This Wednesday is the deadline for hospitals to comment on proposed changes to Medicare's wage index, but only a handful have responded-perhaps because hospitals are preoccupied by Congress' work on healthcare reform.
Last week, a staffer in HCFA's hospital payment policy division, who declined to be identified, said she'd received only 15 comments from the nation's 5,400 nongovernmental hospitals about the wage index proposals.
Under the proposed rules, published in the Federal Register in May, HCFA may change the way it calculates a hospital's wage index (June 13, p. 22). The wage index determines about 70% of the Medicare reimbursement hospitals receive, making it a crucial and often controversial element of the payment formula.
Under the proposed regulations, HCFA asked for comments on three wage index proposals. One is M25, which would combine 25% of an individual hospital's specific wage index with 75% of the metropolitan statistical area wage index. Another is M50, which combines the same indexes in a 50-50 split. Third is the State Labor Market Option, dubbed SLMO, which would allow states to craft their own wage index system. Such a system would have to be "budget-neutral," meaning it would not be allowed to raise or lower total program spending.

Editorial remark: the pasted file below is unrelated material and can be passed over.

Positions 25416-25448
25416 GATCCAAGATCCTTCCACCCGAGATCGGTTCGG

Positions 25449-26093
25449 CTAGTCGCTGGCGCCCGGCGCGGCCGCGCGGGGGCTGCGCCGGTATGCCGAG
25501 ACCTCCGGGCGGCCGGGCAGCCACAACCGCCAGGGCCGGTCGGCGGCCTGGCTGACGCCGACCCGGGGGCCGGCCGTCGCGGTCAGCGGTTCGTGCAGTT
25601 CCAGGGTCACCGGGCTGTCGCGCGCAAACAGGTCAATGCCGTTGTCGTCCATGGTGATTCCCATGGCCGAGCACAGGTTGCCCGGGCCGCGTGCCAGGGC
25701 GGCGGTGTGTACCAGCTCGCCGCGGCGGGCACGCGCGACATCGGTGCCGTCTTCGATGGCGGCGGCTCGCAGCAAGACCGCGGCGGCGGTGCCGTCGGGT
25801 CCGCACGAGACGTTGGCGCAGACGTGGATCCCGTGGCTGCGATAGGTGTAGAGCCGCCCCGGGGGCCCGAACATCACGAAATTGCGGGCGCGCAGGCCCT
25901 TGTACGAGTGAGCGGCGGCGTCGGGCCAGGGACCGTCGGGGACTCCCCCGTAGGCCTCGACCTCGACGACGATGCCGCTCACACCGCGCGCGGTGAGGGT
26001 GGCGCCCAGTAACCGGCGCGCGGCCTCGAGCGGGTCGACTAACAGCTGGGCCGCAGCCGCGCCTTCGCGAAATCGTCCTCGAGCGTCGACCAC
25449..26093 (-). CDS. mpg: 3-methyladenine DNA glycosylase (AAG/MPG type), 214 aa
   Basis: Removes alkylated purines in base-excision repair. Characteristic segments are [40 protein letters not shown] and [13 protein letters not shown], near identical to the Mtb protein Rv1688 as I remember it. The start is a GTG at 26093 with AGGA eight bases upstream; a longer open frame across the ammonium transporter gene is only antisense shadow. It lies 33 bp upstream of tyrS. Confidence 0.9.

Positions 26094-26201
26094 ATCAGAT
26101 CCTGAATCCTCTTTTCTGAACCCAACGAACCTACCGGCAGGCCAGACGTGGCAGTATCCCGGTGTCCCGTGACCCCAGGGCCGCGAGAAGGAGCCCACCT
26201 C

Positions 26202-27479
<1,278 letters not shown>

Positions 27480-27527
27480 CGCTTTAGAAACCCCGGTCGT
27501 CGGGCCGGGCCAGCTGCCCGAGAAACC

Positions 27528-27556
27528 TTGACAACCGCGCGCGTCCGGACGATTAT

The M25 and M50 formulas combine three systems that have been "highly criticized," said Dale Baker, president of Indianapolis-based Baker Healthcare Consultants. Those three are the metropolitan statistical area-based system, a hospital-specific wage index and a "nearest neighbors" system. The nearest-neighbors system recently was under consideration by HCFA as a way to base the wage index on hospitals within a certain radius.
Healthcare reform proposals being debated by Congress and a lack of details about the proposed wage index changes are probably behind the shortage of comments, Mr. Baker said. For example, HCFA didn't include enough information in the proposed regulations for an individual hospital to determine whether it would be hurt or helped by the changes, he said.